Other religious groups support the movie, saying it follows closely the literal interpretation of the Gospel. "In Christian teaching, Jesus died because of human sin and it would be quite tragic if a film about Jesus' death resulted in a human sin of anti-semitism," said Jeremy Jones, the president of the Executive Council of Australian Jewry.
"We think it would be very unlikely that there would be hostility because of one person's artistic rendering of a Bible story, which is what this is.
"I don't think Mel Gibson is claiming this is anything other than one person's artistic rendering of how he reads a story important to his religious faith."
Museum of London
Last autumn, the undisturbed tomb of an early 7th century Saxon King was discovered. The Museum of London is displaying some of the objects found in the tomb.
This is an incredible find. I'm going to guess - why not? - on the limited info available that the king is Sigeberht II, who converted in 653 CE. The other strong candidate is Saebert who died in 616, but the presence of Christian artifacts says that the survivors accepted the religion, and Saebert's sons kicked the Christians out after Saebert died.
Posted by Joseph Nobles at 2/05/2004 11:13:00 PM
Since the computer printout uses a machine font, anyone with a W middle initial, four letters in his last name, and six letters in his first, could fit into the torn SPE's name field.
1LT BUSH, GEORGE W
1LT WYLE, STEVEN W
PVT RICH, HAROLD W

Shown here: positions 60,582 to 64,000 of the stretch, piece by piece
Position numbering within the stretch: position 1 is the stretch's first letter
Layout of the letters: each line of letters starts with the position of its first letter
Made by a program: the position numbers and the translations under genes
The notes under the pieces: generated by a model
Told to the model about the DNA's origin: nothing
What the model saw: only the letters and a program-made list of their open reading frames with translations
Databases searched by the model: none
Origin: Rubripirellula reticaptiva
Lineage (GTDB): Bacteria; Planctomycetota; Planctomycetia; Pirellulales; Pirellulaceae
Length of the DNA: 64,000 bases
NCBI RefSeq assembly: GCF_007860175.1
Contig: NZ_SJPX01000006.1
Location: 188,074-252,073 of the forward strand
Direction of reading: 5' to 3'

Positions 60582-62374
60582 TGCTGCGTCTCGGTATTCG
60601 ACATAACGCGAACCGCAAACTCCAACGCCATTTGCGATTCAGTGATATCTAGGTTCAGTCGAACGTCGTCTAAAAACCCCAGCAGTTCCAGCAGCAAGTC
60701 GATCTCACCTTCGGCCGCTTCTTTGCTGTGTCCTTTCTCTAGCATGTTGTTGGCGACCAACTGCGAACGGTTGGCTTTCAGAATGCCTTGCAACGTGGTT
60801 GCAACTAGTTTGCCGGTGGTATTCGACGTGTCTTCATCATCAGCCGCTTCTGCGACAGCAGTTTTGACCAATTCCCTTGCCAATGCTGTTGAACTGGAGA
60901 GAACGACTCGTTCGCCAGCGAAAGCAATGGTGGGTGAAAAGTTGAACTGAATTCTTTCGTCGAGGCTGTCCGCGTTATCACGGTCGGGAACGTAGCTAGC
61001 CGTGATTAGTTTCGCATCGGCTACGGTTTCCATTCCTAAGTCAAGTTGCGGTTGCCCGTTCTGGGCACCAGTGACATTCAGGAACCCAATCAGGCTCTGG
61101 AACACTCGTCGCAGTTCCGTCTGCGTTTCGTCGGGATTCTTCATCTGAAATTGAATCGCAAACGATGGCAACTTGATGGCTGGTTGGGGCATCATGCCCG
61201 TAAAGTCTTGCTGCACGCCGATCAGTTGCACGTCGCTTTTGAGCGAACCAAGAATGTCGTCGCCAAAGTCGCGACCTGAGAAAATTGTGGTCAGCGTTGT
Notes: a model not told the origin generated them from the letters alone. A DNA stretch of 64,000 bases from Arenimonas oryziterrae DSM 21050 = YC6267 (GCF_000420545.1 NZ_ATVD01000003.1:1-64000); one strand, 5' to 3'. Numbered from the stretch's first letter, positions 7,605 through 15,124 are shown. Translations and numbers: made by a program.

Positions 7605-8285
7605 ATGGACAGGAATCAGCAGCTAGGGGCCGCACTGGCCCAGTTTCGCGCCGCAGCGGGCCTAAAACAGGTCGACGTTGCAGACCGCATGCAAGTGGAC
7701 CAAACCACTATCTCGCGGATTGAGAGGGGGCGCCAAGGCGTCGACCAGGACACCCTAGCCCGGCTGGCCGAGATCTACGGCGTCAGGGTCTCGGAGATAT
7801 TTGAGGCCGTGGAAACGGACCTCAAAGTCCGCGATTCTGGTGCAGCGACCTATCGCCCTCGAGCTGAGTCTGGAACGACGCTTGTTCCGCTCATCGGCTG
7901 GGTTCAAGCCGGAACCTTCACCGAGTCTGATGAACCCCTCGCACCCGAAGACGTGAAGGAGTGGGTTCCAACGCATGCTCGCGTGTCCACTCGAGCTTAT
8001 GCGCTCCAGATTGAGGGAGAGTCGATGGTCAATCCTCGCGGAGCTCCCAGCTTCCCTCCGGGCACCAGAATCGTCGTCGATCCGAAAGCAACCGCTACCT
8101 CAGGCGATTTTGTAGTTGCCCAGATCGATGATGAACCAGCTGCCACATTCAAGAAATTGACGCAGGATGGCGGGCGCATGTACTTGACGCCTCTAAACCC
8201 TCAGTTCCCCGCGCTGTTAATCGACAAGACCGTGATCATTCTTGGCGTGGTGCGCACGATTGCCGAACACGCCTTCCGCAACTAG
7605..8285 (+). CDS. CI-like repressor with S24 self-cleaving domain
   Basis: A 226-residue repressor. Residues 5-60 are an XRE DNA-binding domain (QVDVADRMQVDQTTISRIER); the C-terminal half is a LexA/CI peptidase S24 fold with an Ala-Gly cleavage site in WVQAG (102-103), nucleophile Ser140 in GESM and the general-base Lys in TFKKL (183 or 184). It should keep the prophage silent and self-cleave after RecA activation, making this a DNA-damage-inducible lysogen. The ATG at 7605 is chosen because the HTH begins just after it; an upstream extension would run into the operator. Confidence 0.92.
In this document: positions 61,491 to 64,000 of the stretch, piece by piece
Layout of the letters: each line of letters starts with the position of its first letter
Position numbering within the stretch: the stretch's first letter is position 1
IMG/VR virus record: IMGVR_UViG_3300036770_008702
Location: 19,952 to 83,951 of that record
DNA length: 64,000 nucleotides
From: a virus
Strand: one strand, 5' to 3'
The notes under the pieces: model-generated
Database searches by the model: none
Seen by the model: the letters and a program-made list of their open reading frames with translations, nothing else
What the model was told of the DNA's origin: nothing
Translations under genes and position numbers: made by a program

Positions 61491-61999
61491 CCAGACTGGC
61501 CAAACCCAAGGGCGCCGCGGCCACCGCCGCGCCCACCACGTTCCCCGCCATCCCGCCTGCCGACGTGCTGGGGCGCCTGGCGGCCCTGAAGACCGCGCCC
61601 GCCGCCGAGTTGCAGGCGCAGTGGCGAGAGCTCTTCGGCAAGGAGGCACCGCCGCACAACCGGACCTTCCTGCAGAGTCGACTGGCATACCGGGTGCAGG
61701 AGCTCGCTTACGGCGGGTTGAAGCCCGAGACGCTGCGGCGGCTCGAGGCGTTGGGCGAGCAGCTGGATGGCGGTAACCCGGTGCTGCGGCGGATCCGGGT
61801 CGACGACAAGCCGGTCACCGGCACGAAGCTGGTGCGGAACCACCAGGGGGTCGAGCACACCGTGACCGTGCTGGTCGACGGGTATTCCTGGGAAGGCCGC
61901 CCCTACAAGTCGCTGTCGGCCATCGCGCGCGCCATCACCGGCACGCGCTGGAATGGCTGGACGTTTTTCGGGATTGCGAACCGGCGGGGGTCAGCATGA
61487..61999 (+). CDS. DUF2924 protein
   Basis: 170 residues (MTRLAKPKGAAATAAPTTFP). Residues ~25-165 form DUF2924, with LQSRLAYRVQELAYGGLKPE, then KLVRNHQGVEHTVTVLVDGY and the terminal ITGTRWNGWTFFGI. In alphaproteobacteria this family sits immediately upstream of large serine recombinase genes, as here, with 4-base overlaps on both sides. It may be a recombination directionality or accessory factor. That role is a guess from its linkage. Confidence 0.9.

From any year whatsoever.
Thanks, uggabugga. Be sure to go see the picture ugga's rigged up. It's eye-opening...
Posted by Joseph Nobles at 2/05/2004 09:54:00 PM
UPDATE: THIS IS AN OLD POST OF MINE. Go see my new post on the recent Killian memos here. I no longer think the Killian memos are forgeries.
In a comment below, Gryn suggests that the first line of the torn SPE is for October, rather than November. He's angling for the maximum contradiction angle, but I'm afraid this assumption would loosen the noose considerably for Bush.
Reexamining the document, I agree that the letter could be a T. It's a computerized printout that doesn't use serifs in its font, contrary to my assertion below. What I see as a serif, therefore, could be the top of a T (I still believe the line is slanting). OCT is a good guess for the first date, though.
Here's why that starts to clear Bush: If the torn SPE proves to be genuine, then he's got proof that he made up time in October and mid November (the second line can now be NOV, placing the time immediately after Election Day) for the second quarter. This leaves a single quarter for the case of AWOL, and now it's getting down to a possible case of crossed communication.
Let's follow this trail of assumption: Bush clears base, confident that he's being transferred to an Alabama unit that won't require attendance. This transfer is denied, but because he's already left town, he doesn't get the notification. Thinking his Guard service is covered, Bush doesn't attend any drills, and at the end of the first quarter, someone in Houston (Jerry Killian) finally gets word to him that his attendance is deficient. He then applies on Sept. 5, early on in the second quarter for transfer to the second Guard unit in Alabama. (This request is sent to Col. Killian, and signed "George" - it reads like a letter dictated to Bush). This transfer is approved.